Listen to Roger talking through these examples and sample the loops and one-shot sounds on Re:Mix. The loops and arrangements are also to be found as MIDI files Bonkfunk.MIDI and Funk_Law.MIDI on track 1 of Re:Mix

- Sequencing Tutorial

Series - "Dream Sequences"

Read the next part in this series:

All parts in this series:

Part 1 | Part 2 (Viewing) | Part 3 | Part 4 | Part 5 | Part 6 | Part 7

More from these topics

Browse by Topic:

Drum Programming


Also featuring gear in this article

Featuring related gear

Previous Article in this issue

Heavy fretting

Next article in this issue

On the beat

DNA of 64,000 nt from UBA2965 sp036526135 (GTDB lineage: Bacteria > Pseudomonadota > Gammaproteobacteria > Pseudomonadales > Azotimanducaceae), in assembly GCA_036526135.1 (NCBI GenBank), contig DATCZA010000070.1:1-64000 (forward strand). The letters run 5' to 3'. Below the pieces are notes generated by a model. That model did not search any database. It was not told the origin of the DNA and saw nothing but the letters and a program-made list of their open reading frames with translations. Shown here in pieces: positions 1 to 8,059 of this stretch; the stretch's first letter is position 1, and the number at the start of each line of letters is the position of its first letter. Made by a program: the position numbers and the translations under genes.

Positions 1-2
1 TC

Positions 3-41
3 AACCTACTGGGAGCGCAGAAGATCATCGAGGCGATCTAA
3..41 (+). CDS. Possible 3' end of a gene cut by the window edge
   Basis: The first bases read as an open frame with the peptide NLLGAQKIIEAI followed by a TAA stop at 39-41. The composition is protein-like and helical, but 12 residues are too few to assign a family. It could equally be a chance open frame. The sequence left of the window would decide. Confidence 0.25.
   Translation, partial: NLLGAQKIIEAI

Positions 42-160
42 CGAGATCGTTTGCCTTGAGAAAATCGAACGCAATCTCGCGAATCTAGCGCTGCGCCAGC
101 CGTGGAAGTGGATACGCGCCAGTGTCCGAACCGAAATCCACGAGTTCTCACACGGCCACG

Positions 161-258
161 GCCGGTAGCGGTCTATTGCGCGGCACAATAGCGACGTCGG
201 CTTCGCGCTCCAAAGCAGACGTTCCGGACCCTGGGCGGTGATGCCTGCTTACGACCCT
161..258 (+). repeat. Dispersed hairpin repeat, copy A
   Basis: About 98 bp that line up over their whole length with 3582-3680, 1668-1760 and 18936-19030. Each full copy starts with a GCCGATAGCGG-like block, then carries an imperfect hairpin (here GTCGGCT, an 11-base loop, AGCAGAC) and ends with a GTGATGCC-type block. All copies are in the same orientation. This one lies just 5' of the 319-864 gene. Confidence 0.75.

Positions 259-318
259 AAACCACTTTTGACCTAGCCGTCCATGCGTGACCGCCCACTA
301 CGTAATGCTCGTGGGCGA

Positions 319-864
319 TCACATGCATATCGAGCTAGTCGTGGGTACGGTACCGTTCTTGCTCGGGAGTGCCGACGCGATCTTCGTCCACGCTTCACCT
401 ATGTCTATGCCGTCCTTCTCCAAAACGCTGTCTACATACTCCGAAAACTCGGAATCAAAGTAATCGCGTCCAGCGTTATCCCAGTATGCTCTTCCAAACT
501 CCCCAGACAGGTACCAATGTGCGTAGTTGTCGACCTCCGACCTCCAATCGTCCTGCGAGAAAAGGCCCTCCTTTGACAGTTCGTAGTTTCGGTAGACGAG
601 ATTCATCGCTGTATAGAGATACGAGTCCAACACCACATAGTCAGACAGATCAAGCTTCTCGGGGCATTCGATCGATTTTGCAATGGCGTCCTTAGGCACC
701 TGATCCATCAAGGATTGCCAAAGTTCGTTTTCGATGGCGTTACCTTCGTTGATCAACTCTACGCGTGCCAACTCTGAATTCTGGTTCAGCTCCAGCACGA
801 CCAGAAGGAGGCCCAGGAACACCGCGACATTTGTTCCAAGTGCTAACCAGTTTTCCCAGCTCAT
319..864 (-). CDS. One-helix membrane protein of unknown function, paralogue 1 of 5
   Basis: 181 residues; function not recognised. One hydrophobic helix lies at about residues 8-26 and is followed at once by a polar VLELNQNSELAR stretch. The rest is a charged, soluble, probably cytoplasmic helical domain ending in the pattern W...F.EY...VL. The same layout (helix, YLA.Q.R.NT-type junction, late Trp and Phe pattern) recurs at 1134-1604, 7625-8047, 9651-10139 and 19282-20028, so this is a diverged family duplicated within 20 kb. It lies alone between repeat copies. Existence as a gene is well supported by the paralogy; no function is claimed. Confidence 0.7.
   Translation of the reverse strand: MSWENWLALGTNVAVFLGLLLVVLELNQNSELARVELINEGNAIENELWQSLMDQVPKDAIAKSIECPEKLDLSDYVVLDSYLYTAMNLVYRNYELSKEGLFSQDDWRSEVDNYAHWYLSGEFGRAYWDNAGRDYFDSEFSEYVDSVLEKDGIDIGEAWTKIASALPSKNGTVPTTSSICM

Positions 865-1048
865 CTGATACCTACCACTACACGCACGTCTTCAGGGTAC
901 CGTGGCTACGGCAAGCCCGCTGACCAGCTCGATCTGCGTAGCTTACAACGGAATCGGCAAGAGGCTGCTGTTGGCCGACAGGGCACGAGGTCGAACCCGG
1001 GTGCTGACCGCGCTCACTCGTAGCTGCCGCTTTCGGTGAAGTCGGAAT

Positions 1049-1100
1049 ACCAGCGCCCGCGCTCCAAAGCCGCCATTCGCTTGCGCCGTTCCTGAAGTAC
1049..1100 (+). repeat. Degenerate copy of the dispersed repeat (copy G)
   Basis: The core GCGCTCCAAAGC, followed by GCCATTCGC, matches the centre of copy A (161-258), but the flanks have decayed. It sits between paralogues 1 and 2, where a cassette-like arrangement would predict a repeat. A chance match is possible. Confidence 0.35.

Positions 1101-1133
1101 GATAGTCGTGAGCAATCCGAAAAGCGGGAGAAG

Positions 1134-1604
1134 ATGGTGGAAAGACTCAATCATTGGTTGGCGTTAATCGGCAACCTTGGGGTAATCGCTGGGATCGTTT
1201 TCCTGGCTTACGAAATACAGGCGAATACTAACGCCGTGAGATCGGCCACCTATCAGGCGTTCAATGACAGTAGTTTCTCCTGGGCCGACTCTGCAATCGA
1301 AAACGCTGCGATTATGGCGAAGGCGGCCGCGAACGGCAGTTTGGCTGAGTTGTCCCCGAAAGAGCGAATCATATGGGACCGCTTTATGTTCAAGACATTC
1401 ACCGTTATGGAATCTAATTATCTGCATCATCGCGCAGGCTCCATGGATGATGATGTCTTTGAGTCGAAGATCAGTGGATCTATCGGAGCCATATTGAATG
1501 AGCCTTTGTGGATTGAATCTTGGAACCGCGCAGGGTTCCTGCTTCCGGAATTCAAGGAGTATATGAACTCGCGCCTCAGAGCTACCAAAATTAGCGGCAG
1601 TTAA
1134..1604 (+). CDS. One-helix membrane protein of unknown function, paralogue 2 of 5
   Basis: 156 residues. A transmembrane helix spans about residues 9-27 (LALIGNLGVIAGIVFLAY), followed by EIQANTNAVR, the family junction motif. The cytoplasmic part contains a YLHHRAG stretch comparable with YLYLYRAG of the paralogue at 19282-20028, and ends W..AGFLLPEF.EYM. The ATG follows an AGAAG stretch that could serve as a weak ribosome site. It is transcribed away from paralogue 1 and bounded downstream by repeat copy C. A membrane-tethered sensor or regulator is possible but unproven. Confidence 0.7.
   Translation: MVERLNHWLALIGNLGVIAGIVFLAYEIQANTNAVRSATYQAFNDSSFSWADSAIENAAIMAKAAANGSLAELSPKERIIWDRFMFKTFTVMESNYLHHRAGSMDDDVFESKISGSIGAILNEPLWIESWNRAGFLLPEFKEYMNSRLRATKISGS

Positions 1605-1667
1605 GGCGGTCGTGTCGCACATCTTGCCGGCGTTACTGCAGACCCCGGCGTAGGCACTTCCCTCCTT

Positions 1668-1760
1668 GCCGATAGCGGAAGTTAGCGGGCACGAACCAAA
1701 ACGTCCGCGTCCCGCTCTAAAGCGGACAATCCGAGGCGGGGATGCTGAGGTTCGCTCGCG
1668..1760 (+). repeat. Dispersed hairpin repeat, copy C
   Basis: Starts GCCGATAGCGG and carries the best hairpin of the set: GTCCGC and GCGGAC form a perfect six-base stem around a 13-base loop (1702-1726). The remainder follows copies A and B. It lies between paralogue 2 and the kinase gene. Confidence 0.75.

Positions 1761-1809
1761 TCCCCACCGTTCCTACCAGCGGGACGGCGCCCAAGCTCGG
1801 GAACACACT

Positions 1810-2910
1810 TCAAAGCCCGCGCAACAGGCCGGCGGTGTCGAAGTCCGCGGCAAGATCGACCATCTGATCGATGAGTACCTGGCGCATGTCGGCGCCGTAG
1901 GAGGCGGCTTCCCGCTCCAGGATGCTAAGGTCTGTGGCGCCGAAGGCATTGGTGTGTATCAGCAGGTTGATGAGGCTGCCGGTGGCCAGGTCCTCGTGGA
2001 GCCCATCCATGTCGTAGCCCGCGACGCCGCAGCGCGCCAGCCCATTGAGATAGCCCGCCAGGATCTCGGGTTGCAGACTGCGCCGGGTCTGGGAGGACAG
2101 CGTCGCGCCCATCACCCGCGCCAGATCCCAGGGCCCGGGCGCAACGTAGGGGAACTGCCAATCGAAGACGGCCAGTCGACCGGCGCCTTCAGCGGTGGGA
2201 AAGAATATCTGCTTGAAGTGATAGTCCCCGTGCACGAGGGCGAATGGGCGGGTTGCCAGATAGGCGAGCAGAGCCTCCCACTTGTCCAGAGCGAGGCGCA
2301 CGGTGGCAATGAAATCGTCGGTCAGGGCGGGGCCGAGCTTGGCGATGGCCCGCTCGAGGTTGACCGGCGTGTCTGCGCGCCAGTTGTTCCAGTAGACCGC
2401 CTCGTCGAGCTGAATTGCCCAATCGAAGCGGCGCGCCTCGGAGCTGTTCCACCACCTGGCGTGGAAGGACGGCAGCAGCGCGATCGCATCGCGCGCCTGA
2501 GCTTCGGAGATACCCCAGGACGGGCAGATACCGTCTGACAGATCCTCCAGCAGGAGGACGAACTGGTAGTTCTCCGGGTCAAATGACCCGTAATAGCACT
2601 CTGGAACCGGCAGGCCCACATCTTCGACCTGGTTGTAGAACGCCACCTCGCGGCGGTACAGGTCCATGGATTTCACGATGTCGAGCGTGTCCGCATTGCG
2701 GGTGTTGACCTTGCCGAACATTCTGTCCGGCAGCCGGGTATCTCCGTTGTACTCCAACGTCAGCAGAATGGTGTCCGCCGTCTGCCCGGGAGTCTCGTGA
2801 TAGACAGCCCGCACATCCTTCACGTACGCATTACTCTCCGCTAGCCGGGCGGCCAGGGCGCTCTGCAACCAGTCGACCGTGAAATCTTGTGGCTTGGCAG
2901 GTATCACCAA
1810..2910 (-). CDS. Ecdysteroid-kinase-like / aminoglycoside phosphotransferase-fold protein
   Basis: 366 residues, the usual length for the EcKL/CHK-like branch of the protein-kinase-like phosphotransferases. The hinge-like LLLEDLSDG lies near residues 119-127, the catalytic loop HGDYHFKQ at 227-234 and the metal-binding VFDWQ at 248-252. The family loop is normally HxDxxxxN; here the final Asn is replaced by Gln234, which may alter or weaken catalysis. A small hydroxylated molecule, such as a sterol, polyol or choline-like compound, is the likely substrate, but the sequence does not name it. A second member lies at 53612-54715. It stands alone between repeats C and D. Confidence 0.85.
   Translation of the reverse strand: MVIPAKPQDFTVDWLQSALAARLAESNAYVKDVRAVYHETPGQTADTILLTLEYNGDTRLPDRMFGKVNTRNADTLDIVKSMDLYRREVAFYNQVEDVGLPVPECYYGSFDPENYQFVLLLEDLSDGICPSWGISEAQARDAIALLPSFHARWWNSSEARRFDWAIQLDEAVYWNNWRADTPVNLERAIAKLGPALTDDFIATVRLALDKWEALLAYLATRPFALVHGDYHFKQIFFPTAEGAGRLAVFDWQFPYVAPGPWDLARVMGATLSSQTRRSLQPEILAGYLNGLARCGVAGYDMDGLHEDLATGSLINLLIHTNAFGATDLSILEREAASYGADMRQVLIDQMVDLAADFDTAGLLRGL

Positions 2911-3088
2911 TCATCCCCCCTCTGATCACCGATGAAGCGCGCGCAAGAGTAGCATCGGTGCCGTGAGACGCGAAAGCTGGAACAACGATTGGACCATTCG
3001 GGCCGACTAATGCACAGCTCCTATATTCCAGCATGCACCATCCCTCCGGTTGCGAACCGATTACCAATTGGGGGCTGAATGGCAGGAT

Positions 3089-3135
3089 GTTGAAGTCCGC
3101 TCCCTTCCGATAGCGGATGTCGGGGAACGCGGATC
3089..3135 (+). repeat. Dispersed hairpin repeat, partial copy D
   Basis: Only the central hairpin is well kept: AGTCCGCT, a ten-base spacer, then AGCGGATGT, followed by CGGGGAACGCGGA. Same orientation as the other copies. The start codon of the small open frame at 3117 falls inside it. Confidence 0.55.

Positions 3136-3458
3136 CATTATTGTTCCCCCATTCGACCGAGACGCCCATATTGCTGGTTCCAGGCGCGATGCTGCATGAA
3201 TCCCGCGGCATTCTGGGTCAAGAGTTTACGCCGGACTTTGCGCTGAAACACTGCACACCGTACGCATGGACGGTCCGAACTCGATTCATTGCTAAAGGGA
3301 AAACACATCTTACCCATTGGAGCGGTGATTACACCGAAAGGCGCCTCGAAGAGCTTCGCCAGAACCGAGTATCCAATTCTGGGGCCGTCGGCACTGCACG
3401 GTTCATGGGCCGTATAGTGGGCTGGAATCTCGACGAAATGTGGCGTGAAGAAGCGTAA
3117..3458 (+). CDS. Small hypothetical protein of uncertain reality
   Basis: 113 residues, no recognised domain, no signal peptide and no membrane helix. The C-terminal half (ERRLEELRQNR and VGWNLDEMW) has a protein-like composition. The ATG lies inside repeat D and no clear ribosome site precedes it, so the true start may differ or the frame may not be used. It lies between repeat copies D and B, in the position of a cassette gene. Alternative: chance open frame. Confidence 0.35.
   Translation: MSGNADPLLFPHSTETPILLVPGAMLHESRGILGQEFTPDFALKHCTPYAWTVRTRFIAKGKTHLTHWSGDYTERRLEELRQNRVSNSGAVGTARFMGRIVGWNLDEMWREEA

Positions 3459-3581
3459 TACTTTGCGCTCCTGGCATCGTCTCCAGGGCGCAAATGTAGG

Publisher: The Mix - Music Maker Publications (UK), Future Publishing.

The current copyright owner/s of this content may differ from the originally published copyright notice.
More details on copyright ownership...


The Mix - Jan 1995

Donated by: Colin Potter, Chris Moore

Coverdisc: Mike Gorman

Sound Advice


Drum Programming



Dream Sequences

Part 1 | Part 2 (Viewing) | Part 3 | Part 4 | Part 5 | Part 6 | Part 7

Gear in this article:

Software: Sequencer/DAW > Steinberg > Cubase

Gear Tags:

Atari ST Platform

Re:Mix #7 Tracklisting:

07 Sequencing Tutorial
08 Sound for the tutorial

This disk has been archived in full and disk images and further downloads are available at - Re:Mix #7.

Feature by Roger Brown

Previous article in this issue:

> Heavy fretting

Next article in this issue:

> On the beat